Pros and cons to Facebook's fast-growing role in digital photography
The glossy print, it seems, is losing its sheen. According to estimates from IDC, 42 billion photos will be printed worldwide, both commercially and personally, in 2013. That's a third fewer than the 63 billion printed in 2008. Meanwhile about 124 billion photos are on pace to be shared through social networks that year. If it maintains its momentum, Facebook will probably host the biggest share of these images.
The advent of the affordable digital camera circa 2001 was hard enough on the photo industry. People no longer had to buy film because photos could be stored on memory cards or on a computer hard drive. Now Facebook is slowly but surely turning the nozzle of the industry's only other real revenue stream: photo printing.
Facebook is making the glossy print look as old-fashioned as a black-and-white Polaroid. Uploading photos onto Facebook is a cinch. And you can organize them into albums that are easier to sort through than boxes stuffed into the attic.
Most important, Facebook provides a photo-sharing process that's fun and ongoing. When you "tag" friends who appear in your photos, those people get e-mails letting them know. If you create an album, your friends can find it easily when they log in, and they can comment on photos that they care about. And people on Facebook love looking at pictures. As a result, photo browsing accounts for a huge chunk of all activity on the site.
The proliferation of pictures on Facebook -- from frat-party snapshots to baby albums -- is accelerating the decline of the printed photo. According to the Photo Marketing Association, nearly 40 percent of households with digital cameras no longer print out their pictures. Needless to say, this is bad news for the companies that have long relied on photo development to make profits. A recent article in Picture Business magazine says, "Over the past couple of years, the photo imaging industry has watched the explosion of social networking with anguish: Nobody prints, and printing is the profit driver of our businesses."
Many people now upload pictures and share them with family and friends online instead. And with 400 million users uploading 3 billion photos a month, Facebook has become the largest photo-sharing site on the Web by far. A whopping 65 percent of people sharing pictures online are doing so using Facebook, according to comScore.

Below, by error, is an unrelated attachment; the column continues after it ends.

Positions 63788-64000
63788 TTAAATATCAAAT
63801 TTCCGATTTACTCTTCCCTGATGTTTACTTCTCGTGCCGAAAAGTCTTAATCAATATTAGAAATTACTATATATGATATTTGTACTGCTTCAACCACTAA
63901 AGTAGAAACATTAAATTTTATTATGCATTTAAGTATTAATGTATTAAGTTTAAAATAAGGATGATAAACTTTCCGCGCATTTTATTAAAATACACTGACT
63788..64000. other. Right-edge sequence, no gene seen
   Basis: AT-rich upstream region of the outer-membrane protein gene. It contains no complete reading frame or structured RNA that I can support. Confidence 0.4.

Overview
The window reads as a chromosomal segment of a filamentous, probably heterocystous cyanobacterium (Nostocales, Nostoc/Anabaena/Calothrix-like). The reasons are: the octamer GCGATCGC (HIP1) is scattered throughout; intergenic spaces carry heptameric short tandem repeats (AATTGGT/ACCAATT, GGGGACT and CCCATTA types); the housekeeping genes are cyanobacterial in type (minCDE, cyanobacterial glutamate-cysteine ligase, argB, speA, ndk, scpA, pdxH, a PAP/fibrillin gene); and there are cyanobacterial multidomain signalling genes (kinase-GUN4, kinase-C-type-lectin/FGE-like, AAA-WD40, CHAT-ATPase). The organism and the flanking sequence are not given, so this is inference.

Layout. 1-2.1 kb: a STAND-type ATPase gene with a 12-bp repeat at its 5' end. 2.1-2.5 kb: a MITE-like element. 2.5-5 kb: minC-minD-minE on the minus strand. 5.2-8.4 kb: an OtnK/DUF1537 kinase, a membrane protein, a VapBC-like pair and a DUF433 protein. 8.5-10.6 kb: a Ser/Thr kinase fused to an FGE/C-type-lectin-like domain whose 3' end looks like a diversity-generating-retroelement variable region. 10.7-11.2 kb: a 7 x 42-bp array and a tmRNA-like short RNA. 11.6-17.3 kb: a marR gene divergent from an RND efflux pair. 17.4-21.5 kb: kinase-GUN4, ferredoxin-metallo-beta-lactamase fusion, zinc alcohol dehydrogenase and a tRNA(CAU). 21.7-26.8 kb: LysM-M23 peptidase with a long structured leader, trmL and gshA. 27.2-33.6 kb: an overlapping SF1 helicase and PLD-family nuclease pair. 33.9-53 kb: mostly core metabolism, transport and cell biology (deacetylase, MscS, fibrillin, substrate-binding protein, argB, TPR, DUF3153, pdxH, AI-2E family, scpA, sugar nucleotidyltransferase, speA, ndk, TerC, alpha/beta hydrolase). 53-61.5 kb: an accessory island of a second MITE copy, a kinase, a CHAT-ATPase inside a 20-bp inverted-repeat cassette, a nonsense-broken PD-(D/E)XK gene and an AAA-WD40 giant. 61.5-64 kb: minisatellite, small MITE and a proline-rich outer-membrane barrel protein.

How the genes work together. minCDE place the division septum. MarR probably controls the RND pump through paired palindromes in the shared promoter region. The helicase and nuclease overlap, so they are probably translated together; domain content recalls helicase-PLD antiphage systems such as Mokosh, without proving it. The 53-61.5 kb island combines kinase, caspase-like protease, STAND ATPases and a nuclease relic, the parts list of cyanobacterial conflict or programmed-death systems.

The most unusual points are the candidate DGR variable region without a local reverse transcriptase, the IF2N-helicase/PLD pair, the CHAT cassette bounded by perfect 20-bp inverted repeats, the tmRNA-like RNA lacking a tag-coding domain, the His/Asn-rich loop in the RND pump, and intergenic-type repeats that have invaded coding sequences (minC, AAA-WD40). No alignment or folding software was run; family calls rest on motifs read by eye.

In the past year, Facebook's photo-sharing feature has more than doubled its audience, and competitors such as Flickr and Photobucket are struggling to keep up. This is a dramatic takeover of first place; up until mid-2007, Photobucket was more popular than Facebook for sharing photos. Photobucket's market penetration has since shrunk to 20 percent, and uploads to the site dropped 7 percent this year.
People want to put their pictures in a place where family and friends can see them, so Facebook is a natural choice. But although the site is great for sharing photos, it's also becoming a default place for storing them. And that's not necessarily a good thing. Facebook doesn't have the capacity to store all the world's photos without shrinking them first. Facebook just announced that it will increase its maximum photo size by 20 percent. But even with the upgrade, the photo quality on Facebook isn't useful for more than basic onscreen viewing.
Chris Chute, a digital imaging research analyst at IDC, said that "720 pixels will provide for a richer photo experience online, but to create a 4x6 print would still require additional data." And competition could be coming around the corner. Google made sure to mention the superior photo quality of Picasa uploads when introducing its social network Buzz last month. A post on the company's Gmail blog said: "No more fuzzy little pictures: Buzz makes it easy to quickly flip through photos and experience them the way they were meant to be seen: big and full-resolution."
It's also troubling that most users aren't aware that uploading a picture to Facebook -- and then deleting it from your camera -- means you've lost the original image for good. According to a recent survey from market research firm InfoTrends, fewer than a third of people surveyed knew that photos on social-networking sites are stored at a decreased resolution. This is probably because Facebook photos look just fine on a computer screen. But when they are printed, the images cannot be cropped or enlarged without looking blurry.
Want to frame a 5x7 of the great group shot from the family vacation? Better not store it on Facebook. Looking forward to viewing your Facebook pictures on your high-definition television? Don't get too excited. Facebook spokeswoman Meredith Chin says the company has no plans to make the maximum image-size bigger anytime soon.
One Facebook engineer recently argued that it's not photo quality but context -- a pinpointing of place, time and participants -- that people care about these days. If that's true, then a few fuzzy pictures shouldn't be problematic for Facebook. But if not, and dissatisfaction with its photo quality increases over time, the site's biggest draw could quickly become its greatest vulnerability.